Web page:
Thus, the focus in the area of metrology for AM is to reduce the time and cost inefficiencies inherent of relying on a range of duplicate and often inadequate metrology steps to validate that an end-use part is fit for purpose.
As Leach works on this vital area, he is involved with a number of metrology instrument suppliers, using a variety of measurement technologies.
Leach continues, “For post-process metrology, a number of alternatives exist including confocal and focus variation, and Zygo’s coherence scanning interferometry (CSI). Initially, it was thought that CSI was not suitable to the vagaries of post-process AM parts (with their unusual surface roughness), but Zygo enhanced its CSI instruments by introducing new ways of playing with the optical light source, illumination conditions, and also the company played with the detection conditions which led to the attainment of high-quality results with extremely rough and complex AM surfaces.”
Leach’s initial work with CSI which informed his early view of the inappropriateness of the technology for AM super-rough surface metrology was based on earlier versions of CSI from a number of vendors.
Data from the earlier versions led Leach and his team at Nottingham to conclude that interferometry was fundamentally not suitable for AM metrology because the example instrument failed to capture most of the highly irregular topographic features. The Nexview technology that Leach and Zygo worked on together is a viable AM metrology tool.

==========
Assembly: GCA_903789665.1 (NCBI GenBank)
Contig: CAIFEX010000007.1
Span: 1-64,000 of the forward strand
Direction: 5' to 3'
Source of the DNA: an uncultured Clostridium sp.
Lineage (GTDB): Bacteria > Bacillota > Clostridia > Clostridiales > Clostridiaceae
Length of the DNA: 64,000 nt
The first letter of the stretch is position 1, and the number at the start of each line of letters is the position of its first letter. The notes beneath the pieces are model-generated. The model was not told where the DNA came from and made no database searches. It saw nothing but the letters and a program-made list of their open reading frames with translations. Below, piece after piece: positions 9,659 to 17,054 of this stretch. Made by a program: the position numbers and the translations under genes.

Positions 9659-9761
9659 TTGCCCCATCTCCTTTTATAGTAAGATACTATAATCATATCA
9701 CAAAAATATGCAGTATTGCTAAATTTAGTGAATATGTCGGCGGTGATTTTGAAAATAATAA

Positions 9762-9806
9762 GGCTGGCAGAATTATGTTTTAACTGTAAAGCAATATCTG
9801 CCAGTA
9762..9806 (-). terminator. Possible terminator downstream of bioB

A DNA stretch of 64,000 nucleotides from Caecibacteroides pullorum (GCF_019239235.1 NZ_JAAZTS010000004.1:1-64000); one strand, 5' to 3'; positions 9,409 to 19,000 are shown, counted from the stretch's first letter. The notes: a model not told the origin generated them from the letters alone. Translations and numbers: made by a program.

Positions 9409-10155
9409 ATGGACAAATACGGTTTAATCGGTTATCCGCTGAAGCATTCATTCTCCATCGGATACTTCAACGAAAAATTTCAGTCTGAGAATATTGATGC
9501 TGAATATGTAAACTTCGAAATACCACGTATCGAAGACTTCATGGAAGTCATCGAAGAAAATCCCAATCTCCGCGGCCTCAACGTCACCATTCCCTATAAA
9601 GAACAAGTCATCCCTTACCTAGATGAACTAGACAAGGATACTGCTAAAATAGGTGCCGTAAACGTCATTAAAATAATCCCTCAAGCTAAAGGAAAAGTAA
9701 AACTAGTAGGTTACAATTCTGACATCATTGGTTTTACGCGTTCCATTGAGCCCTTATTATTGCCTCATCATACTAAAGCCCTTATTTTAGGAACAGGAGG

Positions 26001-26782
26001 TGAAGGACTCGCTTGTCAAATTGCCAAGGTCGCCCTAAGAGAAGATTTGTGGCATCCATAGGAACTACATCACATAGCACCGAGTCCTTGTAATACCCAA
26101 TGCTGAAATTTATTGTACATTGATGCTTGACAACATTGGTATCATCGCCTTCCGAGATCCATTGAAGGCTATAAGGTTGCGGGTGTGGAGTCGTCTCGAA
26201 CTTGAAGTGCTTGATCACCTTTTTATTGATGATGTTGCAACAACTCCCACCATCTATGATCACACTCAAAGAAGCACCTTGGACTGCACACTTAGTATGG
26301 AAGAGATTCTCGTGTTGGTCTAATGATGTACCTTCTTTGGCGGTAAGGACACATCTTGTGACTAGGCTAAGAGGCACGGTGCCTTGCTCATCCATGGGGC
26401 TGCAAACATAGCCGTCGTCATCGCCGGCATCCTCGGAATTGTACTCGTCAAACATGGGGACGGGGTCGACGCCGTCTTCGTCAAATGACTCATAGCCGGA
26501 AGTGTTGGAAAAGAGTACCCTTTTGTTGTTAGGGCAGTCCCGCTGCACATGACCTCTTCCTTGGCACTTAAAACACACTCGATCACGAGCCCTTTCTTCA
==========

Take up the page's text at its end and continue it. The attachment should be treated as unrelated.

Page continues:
The Nexview instrument and its sister product the NewView, included hardware and software upgrades; a package of improvements that made the instrument better suited to AM parts.
Leach says, “We installed a NewView 8300 instrument at Nottingham in October 2016. Measurements made on AM surfaces conclusively demonstrated that this CSI implementation was suited to the task.”
Zygo uses an approach it refers to as “More Data” to improve the baseline sensitivity of CSI and enable high-dynamic-range (HDR) operation, making it valuable for a range of parts, from steeply sloped, smooth parts to rough textures with poor reflectivity. HDR, a feature from Zygo, can measure parts with a range of reflectance, often a struggle for other CSI instruments.
Leach concludes. “My work with Zygo is centered around understanding precisely how the CSI instrument works and accurately modeling it for AM applications. At the moment, the issue is that AM surfaces are so different from what we are used to in terms of the raw surface and the post-processed surface that there is no standardized way of measuring and characterizing these surfaces. We are working with ZYGO to ensure that we continue to optimize metrology solutions for the increasingly important area of AM for production scenarios.”
Zygo Corp., AMETEK, Inc.